The Marital Privilege in Massachusetts - The Fernandez Firm
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The Marital Privilege in Massachusetts

The Marital Privilege in Massachusetts

The Marital Privilege in Massachusetts


Most states, including Massachusetts, protect one spouse from being compelled to testify against the other, except in limited circumstances — this is known as the spousal (or marital) privilege, and it is a powerful evidentiary privilege that can help to significantly strengthen your defense in a criminal case.


As a matter of public policy, the spousal privilege is important, as it protects the marriage construct during a high-conflict trial in which one spouse would otherwise be called upon to testify against the other.  From a policy perspective, the law assumes that to require spouses to testify against each other could potentially deteriorate the institution of marriage in society, and might damage the relationship between the two spouses to a point beyond repair.


Spousal Evidentiary Rules in Massachusetts — Criminal Law


There are two major evidentiary rules relating to spousal testimony in the Massachusetts criminal law context: a) the spousal privilege, and b) spousal disqualification.


The Spousal Privilege


In any criminal proceeding, Massachusetts law grants a spousal privilege to the witness-spouse.  Only the witness-spouse may claim the privilege to avoid being forced to testify at the trial of their criminal defendant-spouse.  The criminal defendant-spouse cannot claim the privilege for the witness-spouse to prevent them from testifying — the choice to testify belongs entirely to the witness-spouse.


There are, however, certain exceptional circumstances under which the spousal privilege does not apply.  The privilege does not apply in situations wherein: a) the spouses must testify to prove the existence of their marriage, or to prove their parenthood; b) the spouses are testifying before a grand jury; and c) there are charges of child abuse, incest, and other sexual misconduct towards children.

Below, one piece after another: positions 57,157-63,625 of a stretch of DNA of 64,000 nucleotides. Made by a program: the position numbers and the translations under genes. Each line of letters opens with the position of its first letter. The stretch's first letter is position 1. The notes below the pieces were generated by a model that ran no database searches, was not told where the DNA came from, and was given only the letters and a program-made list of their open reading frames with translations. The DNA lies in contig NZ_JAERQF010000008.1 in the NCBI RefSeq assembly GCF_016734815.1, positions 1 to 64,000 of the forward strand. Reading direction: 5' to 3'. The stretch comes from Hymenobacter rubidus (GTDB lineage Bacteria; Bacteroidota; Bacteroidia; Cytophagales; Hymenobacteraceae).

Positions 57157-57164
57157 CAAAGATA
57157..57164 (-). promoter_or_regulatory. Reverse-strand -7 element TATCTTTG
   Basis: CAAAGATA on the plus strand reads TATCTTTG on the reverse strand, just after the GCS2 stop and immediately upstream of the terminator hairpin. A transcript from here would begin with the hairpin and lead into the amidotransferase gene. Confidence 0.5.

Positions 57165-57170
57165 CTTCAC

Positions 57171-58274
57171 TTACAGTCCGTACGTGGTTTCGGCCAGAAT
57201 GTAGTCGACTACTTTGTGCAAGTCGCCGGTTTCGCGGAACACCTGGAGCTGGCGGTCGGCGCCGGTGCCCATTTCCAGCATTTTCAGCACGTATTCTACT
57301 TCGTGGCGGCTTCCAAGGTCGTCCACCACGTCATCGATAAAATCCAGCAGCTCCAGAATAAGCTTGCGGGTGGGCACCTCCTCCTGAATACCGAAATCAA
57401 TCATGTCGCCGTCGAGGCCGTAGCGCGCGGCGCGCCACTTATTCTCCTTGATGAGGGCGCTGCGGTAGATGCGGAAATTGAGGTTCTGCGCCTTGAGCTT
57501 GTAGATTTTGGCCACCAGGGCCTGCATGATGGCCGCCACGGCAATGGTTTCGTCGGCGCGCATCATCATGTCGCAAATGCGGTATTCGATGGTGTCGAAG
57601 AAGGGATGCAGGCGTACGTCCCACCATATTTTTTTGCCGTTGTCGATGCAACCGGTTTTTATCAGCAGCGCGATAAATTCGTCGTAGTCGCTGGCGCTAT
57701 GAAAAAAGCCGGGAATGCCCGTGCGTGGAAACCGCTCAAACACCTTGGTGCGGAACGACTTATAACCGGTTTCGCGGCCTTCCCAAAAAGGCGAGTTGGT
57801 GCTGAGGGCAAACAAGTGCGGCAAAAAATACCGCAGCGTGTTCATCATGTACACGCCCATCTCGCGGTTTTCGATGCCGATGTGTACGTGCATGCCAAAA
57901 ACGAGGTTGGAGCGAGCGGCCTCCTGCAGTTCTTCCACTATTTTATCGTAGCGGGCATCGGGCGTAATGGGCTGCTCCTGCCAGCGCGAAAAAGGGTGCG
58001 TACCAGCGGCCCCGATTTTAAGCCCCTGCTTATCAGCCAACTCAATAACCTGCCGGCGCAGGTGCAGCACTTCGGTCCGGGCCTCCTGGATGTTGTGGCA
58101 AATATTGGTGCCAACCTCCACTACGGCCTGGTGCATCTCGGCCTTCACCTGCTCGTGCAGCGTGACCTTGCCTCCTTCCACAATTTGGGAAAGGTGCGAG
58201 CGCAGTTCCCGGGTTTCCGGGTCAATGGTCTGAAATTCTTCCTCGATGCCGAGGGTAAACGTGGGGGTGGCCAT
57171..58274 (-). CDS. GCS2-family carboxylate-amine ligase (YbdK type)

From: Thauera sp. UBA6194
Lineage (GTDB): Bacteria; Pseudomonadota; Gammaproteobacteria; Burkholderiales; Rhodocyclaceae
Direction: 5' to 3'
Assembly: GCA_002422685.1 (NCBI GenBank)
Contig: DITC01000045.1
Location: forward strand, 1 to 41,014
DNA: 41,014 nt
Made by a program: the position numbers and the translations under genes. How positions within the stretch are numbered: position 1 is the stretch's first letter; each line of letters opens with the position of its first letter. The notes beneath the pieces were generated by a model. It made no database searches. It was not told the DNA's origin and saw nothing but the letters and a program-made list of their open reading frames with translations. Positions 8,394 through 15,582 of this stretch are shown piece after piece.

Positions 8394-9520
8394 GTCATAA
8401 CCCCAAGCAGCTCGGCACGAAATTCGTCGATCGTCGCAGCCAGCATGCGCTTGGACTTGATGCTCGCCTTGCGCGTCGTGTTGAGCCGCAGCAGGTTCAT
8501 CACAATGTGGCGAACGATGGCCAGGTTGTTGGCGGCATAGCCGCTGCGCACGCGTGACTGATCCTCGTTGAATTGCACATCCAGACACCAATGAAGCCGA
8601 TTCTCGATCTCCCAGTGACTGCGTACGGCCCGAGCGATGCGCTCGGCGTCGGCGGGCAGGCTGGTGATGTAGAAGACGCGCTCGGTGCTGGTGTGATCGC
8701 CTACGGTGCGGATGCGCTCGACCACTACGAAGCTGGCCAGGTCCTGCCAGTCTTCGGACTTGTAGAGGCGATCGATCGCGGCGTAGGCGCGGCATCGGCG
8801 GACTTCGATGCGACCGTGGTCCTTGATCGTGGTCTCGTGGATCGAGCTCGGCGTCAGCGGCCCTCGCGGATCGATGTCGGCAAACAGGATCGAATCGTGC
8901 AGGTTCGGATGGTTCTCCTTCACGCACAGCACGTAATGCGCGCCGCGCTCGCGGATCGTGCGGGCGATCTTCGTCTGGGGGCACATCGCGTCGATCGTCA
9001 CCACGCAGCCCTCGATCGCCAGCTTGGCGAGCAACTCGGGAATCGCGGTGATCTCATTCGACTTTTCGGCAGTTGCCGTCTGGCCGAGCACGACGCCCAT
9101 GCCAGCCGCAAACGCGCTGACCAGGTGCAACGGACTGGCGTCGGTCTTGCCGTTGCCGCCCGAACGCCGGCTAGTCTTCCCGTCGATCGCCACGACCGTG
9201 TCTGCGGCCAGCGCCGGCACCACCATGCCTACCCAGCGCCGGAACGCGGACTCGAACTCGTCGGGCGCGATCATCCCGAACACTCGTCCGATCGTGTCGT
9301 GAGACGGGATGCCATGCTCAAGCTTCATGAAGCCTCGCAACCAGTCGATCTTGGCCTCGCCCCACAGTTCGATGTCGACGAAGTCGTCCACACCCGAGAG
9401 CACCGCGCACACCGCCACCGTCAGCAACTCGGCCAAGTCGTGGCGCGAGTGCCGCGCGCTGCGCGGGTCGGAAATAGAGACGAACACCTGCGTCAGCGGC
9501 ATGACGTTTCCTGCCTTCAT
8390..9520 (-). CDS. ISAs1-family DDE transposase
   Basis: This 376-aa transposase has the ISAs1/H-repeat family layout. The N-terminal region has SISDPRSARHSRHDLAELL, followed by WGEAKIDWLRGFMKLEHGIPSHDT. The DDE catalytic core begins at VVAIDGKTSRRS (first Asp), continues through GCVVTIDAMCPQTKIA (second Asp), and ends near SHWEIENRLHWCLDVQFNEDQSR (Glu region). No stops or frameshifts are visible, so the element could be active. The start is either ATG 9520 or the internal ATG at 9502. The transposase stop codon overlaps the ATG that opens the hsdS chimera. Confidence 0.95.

Though it may seem like a bit of a legal blind spot, the spousal privilege can actually be asserted in domestic violence situations, even if the witness-spouse is the victim.  In determining whether the witness-spouse can legitimately claim the privilege, the court must assess whether the witness-spouse has voluntarily claimed the privilege, free of intimidation, threats, and other psychologically-relevant factors.


Spousal Disqualification


Spousal disqualification is an evidentiary rule that is closely related to the spousal privilege, with significant differences in both form and applicability.


The spousal privilege must be claimed by the witness-spouse, and it applies to all testimony in a criminal proceeding.  Only the witness-spouse can claim the privilege.  An outsider cannot claim the privilege to prevent testimony.


Spousal disqualification, on the other hand, is not a privilege, and as such it is not claimed — instead, it automatically applies if the requirements are met.  Despite the name, spousal disqualification applies to any persons with information regarding private conversations between spouses.  Pursuant to the spousal disqualification rule, either a spouse or a third-party witness can be prevented from testifying as to the private conversations held between spouses.


Suppose that you and your spouse are having a private discussion in your bedroom about an incident that could lead to criminal litigation.  At the time, you were speaking in hushed voices and were under the impression that you were speaking privately.  In reality, however, your neighbor was hiding quietly outside your window, listening in on the conversation.  Later, during the criminal proceedings, if the witness-neighbor was brought to testify as to the content of the conversations you had with your spouse in the bedroom, the neighbor might be disqualified from providing testimony pursuant to the spousal disqualification rule, as the conversation was reasonably assumed to be private.


Importantly, however, spousal disqualification does not apply in certain limited circumstances, including child abuse, incest, criminal proceedings in which one spouse has been charged with a crime against another spouse (such as domestic violence proceedings), among others.


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